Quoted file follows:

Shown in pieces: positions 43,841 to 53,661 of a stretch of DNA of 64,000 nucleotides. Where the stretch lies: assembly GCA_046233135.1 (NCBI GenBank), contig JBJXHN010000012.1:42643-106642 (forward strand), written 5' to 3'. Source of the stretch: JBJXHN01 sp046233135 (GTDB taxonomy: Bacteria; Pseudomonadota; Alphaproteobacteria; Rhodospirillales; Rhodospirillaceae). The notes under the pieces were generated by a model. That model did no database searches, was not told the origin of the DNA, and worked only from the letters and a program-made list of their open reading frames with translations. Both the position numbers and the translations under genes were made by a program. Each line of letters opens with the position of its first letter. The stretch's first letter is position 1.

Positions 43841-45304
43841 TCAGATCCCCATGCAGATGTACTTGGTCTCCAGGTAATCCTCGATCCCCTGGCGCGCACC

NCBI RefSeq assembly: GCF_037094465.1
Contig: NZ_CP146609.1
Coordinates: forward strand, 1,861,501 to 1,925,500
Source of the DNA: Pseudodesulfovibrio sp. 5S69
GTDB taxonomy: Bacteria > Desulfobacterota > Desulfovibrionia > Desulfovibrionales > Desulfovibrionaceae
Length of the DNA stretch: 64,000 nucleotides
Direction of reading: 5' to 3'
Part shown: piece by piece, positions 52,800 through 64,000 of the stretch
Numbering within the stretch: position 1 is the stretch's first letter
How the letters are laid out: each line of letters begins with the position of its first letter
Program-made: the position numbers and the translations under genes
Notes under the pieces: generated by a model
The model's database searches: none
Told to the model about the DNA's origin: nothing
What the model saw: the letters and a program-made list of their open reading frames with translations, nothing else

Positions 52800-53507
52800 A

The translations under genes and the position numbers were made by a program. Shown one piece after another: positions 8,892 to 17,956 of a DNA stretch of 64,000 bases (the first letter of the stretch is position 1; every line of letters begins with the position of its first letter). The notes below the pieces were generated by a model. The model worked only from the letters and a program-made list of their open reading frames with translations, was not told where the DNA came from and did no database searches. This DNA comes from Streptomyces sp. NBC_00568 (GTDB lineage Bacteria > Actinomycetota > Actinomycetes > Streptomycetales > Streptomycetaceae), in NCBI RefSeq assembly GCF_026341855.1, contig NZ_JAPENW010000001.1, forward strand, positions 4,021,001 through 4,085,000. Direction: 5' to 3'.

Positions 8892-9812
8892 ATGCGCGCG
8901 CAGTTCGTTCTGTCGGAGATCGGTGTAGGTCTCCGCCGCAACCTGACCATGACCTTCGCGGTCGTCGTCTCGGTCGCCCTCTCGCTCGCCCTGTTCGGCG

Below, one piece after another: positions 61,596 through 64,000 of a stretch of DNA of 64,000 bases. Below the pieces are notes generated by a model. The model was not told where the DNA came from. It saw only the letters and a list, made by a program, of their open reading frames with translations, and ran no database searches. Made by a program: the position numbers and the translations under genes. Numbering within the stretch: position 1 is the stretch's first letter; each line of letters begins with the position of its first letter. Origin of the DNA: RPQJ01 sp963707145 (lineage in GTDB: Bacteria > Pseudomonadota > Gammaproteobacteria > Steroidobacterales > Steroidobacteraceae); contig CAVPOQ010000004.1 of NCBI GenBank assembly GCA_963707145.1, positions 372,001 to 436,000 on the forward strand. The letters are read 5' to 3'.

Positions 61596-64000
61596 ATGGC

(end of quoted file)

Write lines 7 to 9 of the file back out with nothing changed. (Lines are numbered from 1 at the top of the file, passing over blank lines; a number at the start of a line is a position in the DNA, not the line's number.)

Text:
Source of the DNA: Pseudodesulfovibrio sp. 5S69
GTDB taxonomy: Bacteria > Desulfobacterota > Desulfovibrionia > Desulfovibrionales > Desulfovibrionaceae
Length of the DNA stretch: 64,000 nucleotides